Jessie Cave interview: The Harry Potter star has published a feminist collection of cartoons

Jessie Cave's feminist cartoons

The Harry Potter star tells Alice Jones how a one-night stand changed her life
Football Beyond Borders: Even the most distruptive pupils score at homework club

Education: Football Beyond Borders

Add football to an after-school homework club, and even the naughtiest boys can score
10 best barbecue books

Fire up the barbie: 10 best barbecue books

We've got Bibles to get you grilling and smoking like a true south American pro
Wimbledon 2015: Nick Bollettieri - Junk balls and chop and slice are only way 5ft 1in Kurumi Nara can live with Petra Kvitova’s power

Nick Bollettieri's Wimbledon Files

Junk balls and chop and slice are only way 5ft 1in Kurumi Nara can live with Petra Kvitova’s power
Ron Dennis exclusive: ‘This is one of the best McLaren teams ever – we are going to do it’

‘This is one of the best McLaren teams ever – we are going to do it’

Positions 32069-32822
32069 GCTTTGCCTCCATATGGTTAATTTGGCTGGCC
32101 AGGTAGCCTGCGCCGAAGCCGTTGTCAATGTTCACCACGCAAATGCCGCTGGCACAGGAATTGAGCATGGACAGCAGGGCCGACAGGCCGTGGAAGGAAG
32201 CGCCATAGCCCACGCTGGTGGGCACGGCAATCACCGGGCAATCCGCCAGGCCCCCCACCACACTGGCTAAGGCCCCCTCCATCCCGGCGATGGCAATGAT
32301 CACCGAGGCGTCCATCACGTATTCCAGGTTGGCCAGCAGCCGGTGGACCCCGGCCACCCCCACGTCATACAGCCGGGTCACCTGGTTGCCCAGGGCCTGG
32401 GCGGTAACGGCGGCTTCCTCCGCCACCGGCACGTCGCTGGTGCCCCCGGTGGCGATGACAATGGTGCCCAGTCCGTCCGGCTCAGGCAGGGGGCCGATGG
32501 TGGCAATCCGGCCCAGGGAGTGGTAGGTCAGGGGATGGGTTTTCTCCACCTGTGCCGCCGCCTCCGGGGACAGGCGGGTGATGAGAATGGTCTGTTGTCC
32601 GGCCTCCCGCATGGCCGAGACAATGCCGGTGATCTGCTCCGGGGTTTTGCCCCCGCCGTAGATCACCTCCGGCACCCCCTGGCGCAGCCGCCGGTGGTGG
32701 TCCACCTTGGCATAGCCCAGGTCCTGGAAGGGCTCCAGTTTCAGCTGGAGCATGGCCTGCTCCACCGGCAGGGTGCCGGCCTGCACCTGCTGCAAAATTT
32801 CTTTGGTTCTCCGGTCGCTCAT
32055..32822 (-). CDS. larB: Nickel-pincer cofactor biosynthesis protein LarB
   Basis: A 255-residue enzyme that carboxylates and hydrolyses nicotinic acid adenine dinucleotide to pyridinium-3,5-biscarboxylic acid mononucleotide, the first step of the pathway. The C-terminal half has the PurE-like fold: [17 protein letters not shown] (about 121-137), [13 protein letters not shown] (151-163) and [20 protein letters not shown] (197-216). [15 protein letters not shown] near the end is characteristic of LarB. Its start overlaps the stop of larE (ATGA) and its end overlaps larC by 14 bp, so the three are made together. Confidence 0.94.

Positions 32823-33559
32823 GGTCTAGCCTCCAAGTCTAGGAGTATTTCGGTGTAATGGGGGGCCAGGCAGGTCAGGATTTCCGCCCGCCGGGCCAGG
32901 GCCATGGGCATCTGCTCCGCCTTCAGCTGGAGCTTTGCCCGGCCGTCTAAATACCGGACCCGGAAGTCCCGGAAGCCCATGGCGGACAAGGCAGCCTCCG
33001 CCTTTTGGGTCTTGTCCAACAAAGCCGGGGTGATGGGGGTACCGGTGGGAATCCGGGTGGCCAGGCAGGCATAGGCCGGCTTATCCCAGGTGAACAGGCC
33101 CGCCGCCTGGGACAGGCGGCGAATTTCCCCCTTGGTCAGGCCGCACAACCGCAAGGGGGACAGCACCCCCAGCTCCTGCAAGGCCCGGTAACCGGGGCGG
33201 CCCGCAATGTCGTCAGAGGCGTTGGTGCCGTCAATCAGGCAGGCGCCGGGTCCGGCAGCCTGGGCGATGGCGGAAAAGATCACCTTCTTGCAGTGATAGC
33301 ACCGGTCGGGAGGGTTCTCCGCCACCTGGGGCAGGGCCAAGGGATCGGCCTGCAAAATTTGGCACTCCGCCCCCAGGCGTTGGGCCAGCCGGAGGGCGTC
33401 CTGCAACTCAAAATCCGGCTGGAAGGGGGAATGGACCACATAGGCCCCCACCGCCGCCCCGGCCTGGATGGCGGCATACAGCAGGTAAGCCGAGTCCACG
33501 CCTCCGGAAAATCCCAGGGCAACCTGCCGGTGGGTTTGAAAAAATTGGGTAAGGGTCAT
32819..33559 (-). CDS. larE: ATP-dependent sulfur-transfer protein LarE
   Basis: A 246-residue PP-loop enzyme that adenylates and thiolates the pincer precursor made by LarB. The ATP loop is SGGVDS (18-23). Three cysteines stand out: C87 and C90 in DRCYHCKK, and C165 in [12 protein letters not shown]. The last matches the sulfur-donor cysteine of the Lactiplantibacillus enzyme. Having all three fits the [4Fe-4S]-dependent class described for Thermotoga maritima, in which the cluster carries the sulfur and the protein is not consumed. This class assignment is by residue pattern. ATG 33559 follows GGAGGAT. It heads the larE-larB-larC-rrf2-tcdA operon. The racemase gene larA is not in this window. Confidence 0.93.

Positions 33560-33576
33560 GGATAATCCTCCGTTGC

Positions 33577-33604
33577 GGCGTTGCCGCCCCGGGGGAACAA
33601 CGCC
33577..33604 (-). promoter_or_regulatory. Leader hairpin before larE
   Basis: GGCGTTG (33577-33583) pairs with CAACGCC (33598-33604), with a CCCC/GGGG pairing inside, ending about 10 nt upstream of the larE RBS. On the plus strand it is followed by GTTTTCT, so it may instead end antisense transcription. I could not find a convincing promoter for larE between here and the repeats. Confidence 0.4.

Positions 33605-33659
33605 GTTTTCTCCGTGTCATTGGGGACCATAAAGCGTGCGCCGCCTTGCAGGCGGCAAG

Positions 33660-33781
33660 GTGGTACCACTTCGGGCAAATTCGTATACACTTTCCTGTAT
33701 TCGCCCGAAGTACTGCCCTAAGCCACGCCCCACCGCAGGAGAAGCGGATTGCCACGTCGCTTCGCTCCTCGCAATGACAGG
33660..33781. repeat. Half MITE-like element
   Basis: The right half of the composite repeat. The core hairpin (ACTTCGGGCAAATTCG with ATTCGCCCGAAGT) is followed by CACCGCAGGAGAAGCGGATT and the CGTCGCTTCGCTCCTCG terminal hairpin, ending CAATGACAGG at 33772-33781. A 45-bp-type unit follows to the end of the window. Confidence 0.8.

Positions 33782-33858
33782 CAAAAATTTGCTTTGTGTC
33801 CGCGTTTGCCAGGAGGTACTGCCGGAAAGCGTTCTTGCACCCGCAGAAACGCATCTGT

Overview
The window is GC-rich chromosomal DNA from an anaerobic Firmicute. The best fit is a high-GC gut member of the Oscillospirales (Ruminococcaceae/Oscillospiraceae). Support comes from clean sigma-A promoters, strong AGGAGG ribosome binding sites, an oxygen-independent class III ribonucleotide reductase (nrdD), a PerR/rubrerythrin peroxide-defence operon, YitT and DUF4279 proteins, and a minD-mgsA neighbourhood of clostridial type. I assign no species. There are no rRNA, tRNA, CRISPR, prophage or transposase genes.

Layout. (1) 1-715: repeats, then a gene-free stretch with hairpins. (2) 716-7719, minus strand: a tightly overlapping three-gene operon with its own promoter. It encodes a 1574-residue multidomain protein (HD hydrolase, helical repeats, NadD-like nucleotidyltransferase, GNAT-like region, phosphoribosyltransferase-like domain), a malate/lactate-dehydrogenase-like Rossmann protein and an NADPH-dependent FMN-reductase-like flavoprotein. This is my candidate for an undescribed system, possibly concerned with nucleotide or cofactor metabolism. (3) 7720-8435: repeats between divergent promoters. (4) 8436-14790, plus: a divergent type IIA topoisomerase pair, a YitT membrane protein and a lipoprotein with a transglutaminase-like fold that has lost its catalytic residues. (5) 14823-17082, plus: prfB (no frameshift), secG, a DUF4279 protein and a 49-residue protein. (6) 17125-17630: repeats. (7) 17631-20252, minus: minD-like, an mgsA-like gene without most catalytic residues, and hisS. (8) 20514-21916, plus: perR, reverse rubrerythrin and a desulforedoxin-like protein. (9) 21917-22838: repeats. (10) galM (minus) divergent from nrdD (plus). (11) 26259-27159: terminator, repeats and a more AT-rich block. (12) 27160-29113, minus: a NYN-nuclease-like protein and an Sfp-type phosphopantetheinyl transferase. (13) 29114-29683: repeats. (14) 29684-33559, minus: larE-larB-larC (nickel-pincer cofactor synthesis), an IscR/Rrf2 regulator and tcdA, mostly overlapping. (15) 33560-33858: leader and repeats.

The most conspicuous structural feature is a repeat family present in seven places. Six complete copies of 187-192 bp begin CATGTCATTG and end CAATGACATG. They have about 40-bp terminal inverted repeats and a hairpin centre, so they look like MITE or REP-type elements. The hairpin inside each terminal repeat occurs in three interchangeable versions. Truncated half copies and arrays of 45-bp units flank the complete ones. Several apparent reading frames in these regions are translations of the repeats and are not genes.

Ron Dennis shrugs off a poor start to the season in an exclusive interview, and says the glory days will come back
Seifeddine Rezgui: What motivated a shy student to kill 38 holidaymakers in Tunisia?

Making of a killer

What motivated a shy student to kill 38 holidaymakers in Tunisia?
UK Heatwave: Temperatures on the tube are going to exceed the legal limit for transporting cattle

Just when you thought your commute couldn't get any worse...

Heatwave will see temperatures on the Tube exceed legal limit for transporting cattle
Exclusive - The Real Stories of Migrant Britain: Swapping Bucharest for London

The Real Stories of Migrant Britain

Meet the man who swapped Romania for the UK in a bid to provide for his family, only to discover that the home he left behind wasn't quite what it seemed
Cheaper energy on the way, but it's not all sunshine and rainbows

Cheaper energy on the way, but it's not all sunshine and rainbows

Solar power will help bring down electricity prices over the next five years, according to a new report. But it’s cheap imports of ‘dirty power’ that will lower them the most